I've been putting this post off for a while... a few weeks, actually. I havent been able to sit down and air out my thoughts (and havent wanted to find the time either). Articulation just isnt coming to me. I havent really spoken to close friends because I havent had the words or the answers to the questions that are sure to come. In so much, I just dont know. Part of that is not knowing where to begin.
For six months, Bobby has been getting therapy through the Early Intervention program. For no cost to us, a Special Instructor (SI) has been visiting on Tuesday mornings for an hour to work with him on functional speech, verbal possession (i.e. 'this is mine' versus grabbing at a toy that was taken from him), and expressing refusal (i.e. 'no', 'dont', etc., since he wouldnt refuse). Six months ago, we had a child who rarely spoke; now we have a soon-to-be preschooler who sings and has a vocabularly (albeit smaller than the average 3 year old). He will say no or refuse things he doesnt want, and that has gotten better in the last month. He's still struggling with possession, but we hear things every now and again. While he used to turn to his fists as a first resort when things werent going his way, he makes an attempt to use his words or get help first (most of the time). But he's still struggling and we are a far way from finished with the journey.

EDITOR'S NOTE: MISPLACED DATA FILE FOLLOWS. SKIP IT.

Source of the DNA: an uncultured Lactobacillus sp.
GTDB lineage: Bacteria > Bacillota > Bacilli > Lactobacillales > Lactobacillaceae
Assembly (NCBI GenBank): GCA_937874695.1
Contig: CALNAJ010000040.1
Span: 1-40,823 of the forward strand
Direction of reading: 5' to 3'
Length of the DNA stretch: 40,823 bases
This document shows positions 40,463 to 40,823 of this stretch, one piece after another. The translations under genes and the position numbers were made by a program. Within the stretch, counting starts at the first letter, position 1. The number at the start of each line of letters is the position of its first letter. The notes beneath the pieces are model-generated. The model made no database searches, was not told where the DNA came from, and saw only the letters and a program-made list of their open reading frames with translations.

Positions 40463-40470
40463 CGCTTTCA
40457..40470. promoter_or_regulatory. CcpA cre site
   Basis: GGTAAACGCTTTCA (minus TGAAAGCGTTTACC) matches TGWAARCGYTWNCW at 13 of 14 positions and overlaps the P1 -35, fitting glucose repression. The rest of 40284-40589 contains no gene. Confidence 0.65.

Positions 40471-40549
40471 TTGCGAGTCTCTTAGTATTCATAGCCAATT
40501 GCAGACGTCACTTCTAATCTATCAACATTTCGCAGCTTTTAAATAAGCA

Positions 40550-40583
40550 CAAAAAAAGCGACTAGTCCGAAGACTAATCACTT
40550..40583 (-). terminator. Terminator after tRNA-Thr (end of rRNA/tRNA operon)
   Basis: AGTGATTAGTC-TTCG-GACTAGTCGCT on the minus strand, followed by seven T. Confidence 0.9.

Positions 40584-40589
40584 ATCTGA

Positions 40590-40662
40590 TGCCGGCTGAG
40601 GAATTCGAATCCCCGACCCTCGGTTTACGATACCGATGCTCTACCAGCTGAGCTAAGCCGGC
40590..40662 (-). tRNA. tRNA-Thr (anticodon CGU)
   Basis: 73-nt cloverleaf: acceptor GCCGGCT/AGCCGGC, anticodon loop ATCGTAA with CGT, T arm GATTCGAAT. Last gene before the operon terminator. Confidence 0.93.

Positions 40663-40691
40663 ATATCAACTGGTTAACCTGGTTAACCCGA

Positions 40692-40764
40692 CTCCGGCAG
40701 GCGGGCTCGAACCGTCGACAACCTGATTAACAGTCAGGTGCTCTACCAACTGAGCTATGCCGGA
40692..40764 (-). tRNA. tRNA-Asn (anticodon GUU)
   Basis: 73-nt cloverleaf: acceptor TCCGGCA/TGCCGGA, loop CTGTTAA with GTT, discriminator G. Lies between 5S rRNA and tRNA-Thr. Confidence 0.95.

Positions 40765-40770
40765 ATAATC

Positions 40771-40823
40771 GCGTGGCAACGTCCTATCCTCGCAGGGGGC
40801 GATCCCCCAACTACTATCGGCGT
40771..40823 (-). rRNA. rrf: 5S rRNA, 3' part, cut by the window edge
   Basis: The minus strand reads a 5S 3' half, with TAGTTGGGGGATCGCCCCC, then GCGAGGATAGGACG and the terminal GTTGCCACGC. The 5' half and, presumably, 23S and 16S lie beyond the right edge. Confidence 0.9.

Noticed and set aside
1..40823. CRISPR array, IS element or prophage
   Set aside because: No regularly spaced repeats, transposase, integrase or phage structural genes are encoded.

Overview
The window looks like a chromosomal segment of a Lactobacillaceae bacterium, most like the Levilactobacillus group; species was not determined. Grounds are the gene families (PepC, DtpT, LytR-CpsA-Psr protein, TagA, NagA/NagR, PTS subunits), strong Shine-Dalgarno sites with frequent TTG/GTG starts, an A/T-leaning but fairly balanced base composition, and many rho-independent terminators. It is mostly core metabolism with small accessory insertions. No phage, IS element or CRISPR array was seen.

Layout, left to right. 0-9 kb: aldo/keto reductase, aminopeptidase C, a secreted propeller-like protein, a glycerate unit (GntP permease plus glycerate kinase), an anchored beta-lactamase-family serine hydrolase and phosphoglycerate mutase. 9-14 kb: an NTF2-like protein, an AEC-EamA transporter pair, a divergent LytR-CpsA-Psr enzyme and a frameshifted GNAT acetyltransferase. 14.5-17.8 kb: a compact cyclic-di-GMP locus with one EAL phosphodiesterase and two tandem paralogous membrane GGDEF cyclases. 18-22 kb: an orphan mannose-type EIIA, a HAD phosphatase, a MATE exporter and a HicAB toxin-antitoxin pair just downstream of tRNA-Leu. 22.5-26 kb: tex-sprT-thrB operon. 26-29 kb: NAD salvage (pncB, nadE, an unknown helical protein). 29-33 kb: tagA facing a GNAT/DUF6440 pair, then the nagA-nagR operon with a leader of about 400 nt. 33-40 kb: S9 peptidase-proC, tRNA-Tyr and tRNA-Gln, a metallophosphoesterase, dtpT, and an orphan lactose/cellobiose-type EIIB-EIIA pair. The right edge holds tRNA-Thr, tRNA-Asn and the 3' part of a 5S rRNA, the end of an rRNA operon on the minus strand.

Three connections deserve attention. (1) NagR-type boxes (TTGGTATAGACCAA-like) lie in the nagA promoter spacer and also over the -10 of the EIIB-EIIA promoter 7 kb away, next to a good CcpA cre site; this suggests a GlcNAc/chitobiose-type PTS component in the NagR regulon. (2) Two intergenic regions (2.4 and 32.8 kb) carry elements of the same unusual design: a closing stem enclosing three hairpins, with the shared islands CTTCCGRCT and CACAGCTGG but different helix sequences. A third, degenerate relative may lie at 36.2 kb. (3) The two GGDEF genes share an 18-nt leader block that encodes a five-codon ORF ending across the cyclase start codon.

On his third birthday, Bobby ages out of EI and his therapy needs would be handled through the Intermediate Unit of our county (IU). We'd been told by other parents that the IU were a completely different can of worms, and our EI team had told us to not expect "warm and fuzzy". Whereas EI comes into the home to help the family unit and to help parents help their child, the IU is a teach-to-the-test, focused group that's basically there to get a young child ready for kindergarten (or an older kid up to snuff for their grade level). From that background alone, I wasnt excited about the meeting, but Peter and I decided to give the IU the benefit of the doubt. After all, it's the therapists who really make the difference and therapy isnt inexpensive.